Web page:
The monster of Marcinelle

Marc Dutroux was born in 1956 to two Belgian teachers and grew up in Congo. He was the eldest of 5 children. His parents weren’t very happy together. His mother, Jeannine, got accidentaly pregnant with him when she was 20 years old. She knew Dutroux’s father, Victor, for only two months at that time. To not lose her job as a teacher, she married Victor. Victor was decribed as ‘strange’ and was not well liked by colleagues. He was let go from several jobs in the Congo, and moved his family back to Belgium in 1960 after he couldn’t find new work.

A former neighbour remembered Victor as ‘uncaring. He never helped his wife. Only the best was good enough for him, but that did not inlcude his wife or his children’. The apple does not fall far from the tree… One of Marc Dutroux’s sisters says Dutroux was very similar to their father, always demanding his own menu for dinner and his own room, while the other 4 children shared a room. Victor and Jeannine divorced in 1971.

Dutroux grew up to become an elektrician. He was mostly unemployed, stealing and dealing drugs to make money. He married for the first time at 22. This marriage resulted in two children. His ex-wife accused him of abuse during their divorce in 1985.

Marc Dutroux

In 1988 Dutroux married Michelle Martin. They had one child together before they wed, and had two more children after. This might sound like a happy family life, but you could not be farther from the truth. In 1989, both Dutroux and Martin were convicted of the rape of 5 minors, all girls. Dutroux received 13 years in prison, while Martin received 5 years. They were both released early in 1992 due to good behaviour, despite a negative advice from the prison and a letter from Dutroux’s own mother not to release him.

Michelle Martin

In the years after his release, Dutroux acquired 7 houses, most of them vacant. His house in Marcinelle was his main residence and in the basement he started to construct a dungeon. It was hidden behind a massive fortified door with shelves on the outside to conceal it. The dungeon itself was small, measuring 2,15 meters in length (7 feet), less than a meter wide (3 feet) and 1,64 meters high (5.3 feet).

The fortified door to the dungeon

On the 9th of August 1996 Laetitia Delhez (14) was kidnapped by Dutroux while on her way home from the swimming pool. A witness saw the abduction of Laetitia and remembered part of the number plate of the white van she was taken in. Meanwhile, Laetitia was taken to Dutroux’s house and placed in the dungeon in the basement. But she was not alone. Dutroux had kidnapped Sabine Dardenne (12) 77 days before and had kept her in the dungeon ever since.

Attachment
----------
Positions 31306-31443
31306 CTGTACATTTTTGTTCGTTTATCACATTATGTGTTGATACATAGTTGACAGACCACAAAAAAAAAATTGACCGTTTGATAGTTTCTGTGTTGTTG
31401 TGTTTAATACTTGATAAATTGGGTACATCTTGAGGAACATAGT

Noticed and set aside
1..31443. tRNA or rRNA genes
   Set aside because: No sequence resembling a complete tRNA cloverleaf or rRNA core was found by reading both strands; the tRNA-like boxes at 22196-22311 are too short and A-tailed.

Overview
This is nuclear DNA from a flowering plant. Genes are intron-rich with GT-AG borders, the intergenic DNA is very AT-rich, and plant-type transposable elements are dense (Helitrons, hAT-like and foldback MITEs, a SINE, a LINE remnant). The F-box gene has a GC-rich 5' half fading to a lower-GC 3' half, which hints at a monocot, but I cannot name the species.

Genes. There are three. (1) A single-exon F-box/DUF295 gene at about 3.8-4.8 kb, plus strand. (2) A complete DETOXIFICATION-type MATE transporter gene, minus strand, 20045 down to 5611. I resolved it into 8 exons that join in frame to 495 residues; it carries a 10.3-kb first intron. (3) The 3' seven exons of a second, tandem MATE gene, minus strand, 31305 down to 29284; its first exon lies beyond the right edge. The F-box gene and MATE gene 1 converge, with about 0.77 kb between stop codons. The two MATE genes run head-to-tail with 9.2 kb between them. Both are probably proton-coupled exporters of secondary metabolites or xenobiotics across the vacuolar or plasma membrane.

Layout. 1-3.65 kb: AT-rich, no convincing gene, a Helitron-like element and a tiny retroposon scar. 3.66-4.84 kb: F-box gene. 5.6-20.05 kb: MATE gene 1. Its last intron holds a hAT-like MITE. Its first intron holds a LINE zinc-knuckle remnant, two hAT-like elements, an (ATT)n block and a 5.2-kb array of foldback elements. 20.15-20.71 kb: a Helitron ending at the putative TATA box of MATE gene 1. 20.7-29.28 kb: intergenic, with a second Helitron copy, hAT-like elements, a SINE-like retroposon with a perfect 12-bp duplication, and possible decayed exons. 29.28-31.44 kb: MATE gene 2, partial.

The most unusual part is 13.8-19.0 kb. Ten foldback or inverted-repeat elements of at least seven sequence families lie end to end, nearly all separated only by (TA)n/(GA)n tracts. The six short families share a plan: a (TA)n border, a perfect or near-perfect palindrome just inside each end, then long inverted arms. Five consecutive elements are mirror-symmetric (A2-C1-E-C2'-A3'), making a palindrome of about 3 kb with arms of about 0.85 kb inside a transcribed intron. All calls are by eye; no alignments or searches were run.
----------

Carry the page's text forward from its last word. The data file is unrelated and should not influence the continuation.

Dutroux and Martin were arrested on August the 13th, because of the license plate witness. A search of all their houses did not show any signs of the girls. Two days after their arrest both Martin and Dutroux confessed to taking Sabine and Laetitia and Dutroux then led police to the basement. Both girls were found alive and reunited with their families.

Sabine and Laetitia reunited with their families

But… Laetitia and Sabine were not the first girls Dutroux had kidnapped.

On June 24th in 1995, Dutroux had abducted Julie Lejeune (8) and Mélissa Russo (8). The friends were last seen waving at cars from an bridge across a highway. It is thought that they were kept for 9 months in the cellar dungeon of Dutroux’s house in Marcinelle. On the 22nd of August, An Marchal (17) and Eefje Lambrecks (19) were kidnapped while camping in Ostend. They were probably abducted by Dutroux and an accomplice, Michel Lelièvre. Since Julie and Mélissa were already in the dungeon, Dutroux chained An and Eefje to a bed in his house. His wife Martin was well aware of everything that was happening to these girls. It is thought An and Eefje were killed several weeks later.

In late 1995 Dutroux was arrested and convicted of stealing luxury cars. He was in custody until March 1996. During this time Martin lived in the house where Julie and Mélissa were imprisoned in the cellar. While Dutroux was in jail, Martin did not feed them once. She later claimed she was too scared to go down to the basement. It is likely that Mélissa and Julie died from starvation during this time.